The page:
His spokesman, Kazuo Chiba, said the Emperor "has said how deeply he feels about these people" and has expressed "personal sorrow". The Japanese constitution, however, prohibits him from all political activity, said Mr Chiba, and he added that Japan's prime minister had already apologised several times.
The issue is likely to cloud the Japanese Emperor's visit to Britain, which begins this week, coincidentally following a ceremony held in South- east Asia yesterday in which British and Japanese veterans of the Second World War joined hands, a half-century after 6,540 British soldiers died building the "Death Railway".
Seven British and five Japanese, the youngest 77, endured 40C to take part in Christian and Buddhist ceremonies of remembrance, followed by lunch overlooking the Bridge on the River Kwai. The bridge was built in 1942-43 by Allied prisoners and Asian slave labourers to aid Japan's planned invasion of India; 16,000 Allied PoWs and 100,000 Asians died from disease, malnutrition and torture, or were executed by the Japanese.
Yesterday's ceremony, funded by the British and Japanese governments, forms part of the first joint tour of South-east Asia by British and Japanese veterans. "It's a visit of remembrance and reconciliation," Sir James Hodge, British ambassador to Thailand, said.
British and Japanese officials said the ceremony was not timed to avert threatened protests by British veterans against the visit: "Coincidentally, the pilgrimage comes on the eve of Emperor Akihito's visit to London," said Hiroshi Ota, Japan's ambassador to Thailand. "Hopefully, this service will help settle things before his arrival."
A Japanese veteran, Ben Ishigami, 83, who fought at Imphal, north-east India, carried a Union flag throughout yesterday's ceremonies. "I did not pray for Japanese war-dead but for the British," he said.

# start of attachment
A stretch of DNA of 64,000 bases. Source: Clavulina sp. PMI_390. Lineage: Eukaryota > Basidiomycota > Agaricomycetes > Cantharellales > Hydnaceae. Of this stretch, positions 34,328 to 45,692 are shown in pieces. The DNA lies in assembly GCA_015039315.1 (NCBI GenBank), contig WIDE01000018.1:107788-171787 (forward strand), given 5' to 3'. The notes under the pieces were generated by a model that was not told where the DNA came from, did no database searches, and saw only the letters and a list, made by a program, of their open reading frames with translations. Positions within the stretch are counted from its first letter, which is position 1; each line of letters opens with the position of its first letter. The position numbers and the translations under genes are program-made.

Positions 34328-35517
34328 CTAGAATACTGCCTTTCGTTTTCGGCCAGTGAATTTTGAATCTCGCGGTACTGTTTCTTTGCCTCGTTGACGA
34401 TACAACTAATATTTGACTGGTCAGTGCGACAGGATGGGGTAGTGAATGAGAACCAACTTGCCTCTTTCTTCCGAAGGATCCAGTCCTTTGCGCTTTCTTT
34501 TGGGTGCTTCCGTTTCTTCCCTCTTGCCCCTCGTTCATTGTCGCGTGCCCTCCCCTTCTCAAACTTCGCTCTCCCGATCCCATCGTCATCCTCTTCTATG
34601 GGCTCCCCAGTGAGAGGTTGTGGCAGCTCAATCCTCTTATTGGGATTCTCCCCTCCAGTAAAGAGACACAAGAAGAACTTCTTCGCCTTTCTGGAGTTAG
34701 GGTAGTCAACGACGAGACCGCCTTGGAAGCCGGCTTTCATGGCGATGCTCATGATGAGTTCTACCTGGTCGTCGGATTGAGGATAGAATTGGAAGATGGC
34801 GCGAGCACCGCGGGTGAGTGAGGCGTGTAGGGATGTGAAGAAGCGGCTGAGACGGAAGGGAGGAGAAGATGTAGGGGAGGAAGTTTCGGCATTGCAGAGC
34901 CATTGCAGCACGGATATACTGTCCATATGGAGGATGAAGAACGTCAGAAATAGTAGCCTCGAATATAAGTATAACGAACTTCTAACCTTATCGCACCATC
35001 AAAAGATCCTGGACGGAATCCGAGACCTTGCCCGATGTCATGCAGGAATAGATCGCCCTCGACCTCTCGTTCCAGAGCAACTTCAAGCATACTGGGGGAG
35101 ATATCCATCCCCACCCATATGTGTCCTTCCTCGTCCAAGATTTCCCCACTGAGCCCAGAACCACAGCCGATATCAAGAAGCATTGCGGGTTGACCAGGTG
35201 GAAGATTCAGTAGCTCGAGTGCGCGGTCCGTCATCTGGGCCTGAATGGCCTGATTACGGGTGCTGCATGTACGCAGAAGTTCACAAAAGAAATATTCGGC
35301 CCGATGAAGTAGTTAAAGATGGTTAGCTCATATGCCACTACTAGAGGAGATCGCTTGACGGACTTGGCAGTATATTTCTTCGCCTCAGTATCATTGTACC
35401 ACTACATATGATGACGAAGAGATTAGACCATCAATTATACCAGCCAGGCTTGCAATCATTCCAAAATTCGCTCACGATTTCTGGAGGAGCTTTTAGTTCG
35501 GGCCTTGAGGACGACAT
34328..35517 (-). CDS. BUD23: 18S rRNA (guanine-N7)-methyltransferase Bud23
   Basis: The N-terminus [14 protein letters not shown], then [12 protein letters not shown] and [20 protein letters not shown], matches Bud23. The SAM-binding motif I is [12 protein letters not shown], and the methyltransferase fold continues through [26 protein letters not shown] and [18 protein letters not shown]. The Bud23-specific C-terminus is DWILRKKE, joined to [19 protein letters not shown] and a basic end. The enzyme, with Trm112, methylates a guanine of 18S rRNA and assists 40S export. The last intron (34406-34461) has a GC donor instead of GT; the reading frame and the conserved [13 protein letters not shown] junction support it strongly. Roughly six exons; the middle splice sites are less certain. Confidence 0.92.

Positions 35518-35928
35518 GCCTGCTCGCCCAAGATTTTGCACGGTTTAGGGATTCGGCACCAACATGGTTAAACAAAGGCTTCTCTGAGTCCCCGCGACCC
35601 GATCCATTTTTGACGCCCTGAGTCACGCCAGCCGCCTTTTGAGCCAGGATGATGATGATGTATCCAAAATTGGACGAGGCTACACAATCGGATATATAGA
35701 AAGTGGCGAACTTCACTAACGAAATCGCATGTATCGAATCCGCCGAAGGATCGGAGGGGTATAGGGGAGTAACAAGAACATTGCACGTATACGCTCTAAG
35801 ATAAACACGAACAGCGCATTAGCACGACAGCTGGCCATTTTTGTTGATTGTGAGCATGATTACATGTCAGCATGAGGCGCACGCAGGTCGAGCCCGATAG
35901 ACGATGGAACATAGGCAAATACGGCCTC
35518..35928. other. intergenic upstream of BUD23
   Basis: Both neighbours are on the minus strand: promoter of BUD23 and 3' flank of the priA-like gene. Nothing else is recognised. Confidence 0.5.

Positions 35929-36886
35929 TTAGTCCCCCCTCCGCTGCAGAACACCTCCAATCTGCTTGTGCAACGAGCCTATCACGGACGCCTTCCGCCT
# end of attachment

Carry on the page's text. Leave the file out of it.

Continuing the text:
The five Japanese veterans fought in Burma; five of the Britons were PoWs, while the other two were combat veterans. Only one, former RAF radio operator Dougie Howells, 81, was a PoW on the Death Railway.
Fred Ryall, 81, of Wembley, London, another radio man, spent the war in a Japanese camp on Haruku island, in the Dutch East Indies [now Indonesia]. "We can't forget, but to perpetuate a hatred does nothing ..." he said. "All it does is destroy your own soul."
The ceremonies began with a Christian service at Kanchanaburi Commonwealth war cemetery, followed by a ceremony at the Japanese Army memorial for war dead near the bridge. Conspicuously absent was Nagase Takashi, the best-known Japanese veteran to have sought forgiveness for his role in the atrocities. He has blamed the Emperor's father, Hirohito, for instigating the war, and backs British veterans who oppose tomorrow's visit. He gained notoriety as the man who tortured Eric Lomax, author of the memoir The Railway Man. Mr Nagase was in Kanchanaburi last week to donate $10,000 (pounds 6,250) forscholarships for Thai girls, but was not invited to the ceremony.
Camp survivors will decide today if they are to step up their compensation campaign during the Emperor's visit. Veterans and former civilian internees will turn their backs on Emperor Akihito and Empress Michiko when they arrive in London and will whistle the wartime anthem "Colonel Bogey". But Burma veterans criticised the planned demonstrations, saying there had been three formal apologies and compensation payments had already been made under the terms of the San Francisco Peace Treaty of 1951, albeit of less than pounds 100.Reuse content